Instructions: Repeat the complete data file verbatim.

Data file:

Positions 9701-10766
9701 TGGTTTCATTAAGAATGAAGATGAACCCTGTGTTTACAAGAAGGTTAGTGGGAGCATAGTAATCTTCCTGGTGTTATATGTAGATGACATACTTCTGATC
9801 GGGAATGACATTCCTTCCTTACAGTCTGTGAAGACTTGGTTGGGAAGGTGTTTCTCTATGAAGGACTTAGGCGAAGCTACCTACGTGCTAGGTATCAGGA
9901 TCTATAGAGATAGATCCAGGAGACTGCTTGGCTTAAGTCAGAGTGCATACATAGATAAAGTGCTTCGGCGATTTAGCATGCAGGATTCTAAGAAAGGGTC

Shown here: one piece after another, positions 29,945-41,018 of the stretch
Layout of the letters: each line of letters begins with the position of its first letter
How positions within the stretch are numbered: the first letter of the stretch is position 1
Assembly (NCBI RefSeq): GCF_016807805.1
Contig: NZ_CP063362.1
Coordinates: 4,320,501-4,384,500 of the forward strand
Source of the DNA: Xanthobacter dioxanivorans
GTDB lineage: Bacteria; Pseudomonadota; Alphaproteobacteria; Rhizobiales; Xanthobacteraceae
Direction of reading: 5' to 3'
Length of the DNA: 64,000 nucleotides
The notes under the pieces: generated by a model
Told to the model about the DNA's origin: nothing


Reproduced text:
Positions 9701-10766
9701 TGGTTTCATTAAGAATGAAGATGAACCCTGTGTTTACAAGAAGGTTAGTGGGAGCATAGTAATCTTCCTGGTGTTATATGTAGATGACATACTTCTGATC
9801 GGGAATGACATTCCTTCCTTACAGTCTGTGAAGACTTGGTTGGGAAGGTGTTTCTCTATGAAGGACTTAGGCGAAGCTACCTACGTGCTAGGTATCAGGA
9901 TCTATAGAGATAGATCCAGGAGACTGCTTGGCTTAAGTCAGAGTGCATACATAGATAAAGTGCTTCGGCGATTTAGCATGCAGGATTCTAAGAAAGGGTC

Shown here: one piece after another, positions 29,945-41,018 of the stretch
Layout of the letters: each line of letters begins with the position of its first letter
How positions within the stretch are numbered: the first letter of the stretch is position 1
Assembly (NCBI RefSeq): GCF_016807805.1
Contig: NZ_CP063362.1
Coordinates: 4,320,501-4,384,500 of the forward strand
Source of the DNA: Xanthobacter dioxanivorans
GTDB lineage: Bacteria; Pseudomonadota; Alphaproteobacteria; Rhizobiales; Xanthobacteraceae
Direction of reading: 5' to 3'
Length of the DNA: 64,000 nucleotides
The notes under the pieces: generated by a model
Told to the model about the DNA's origin: nothing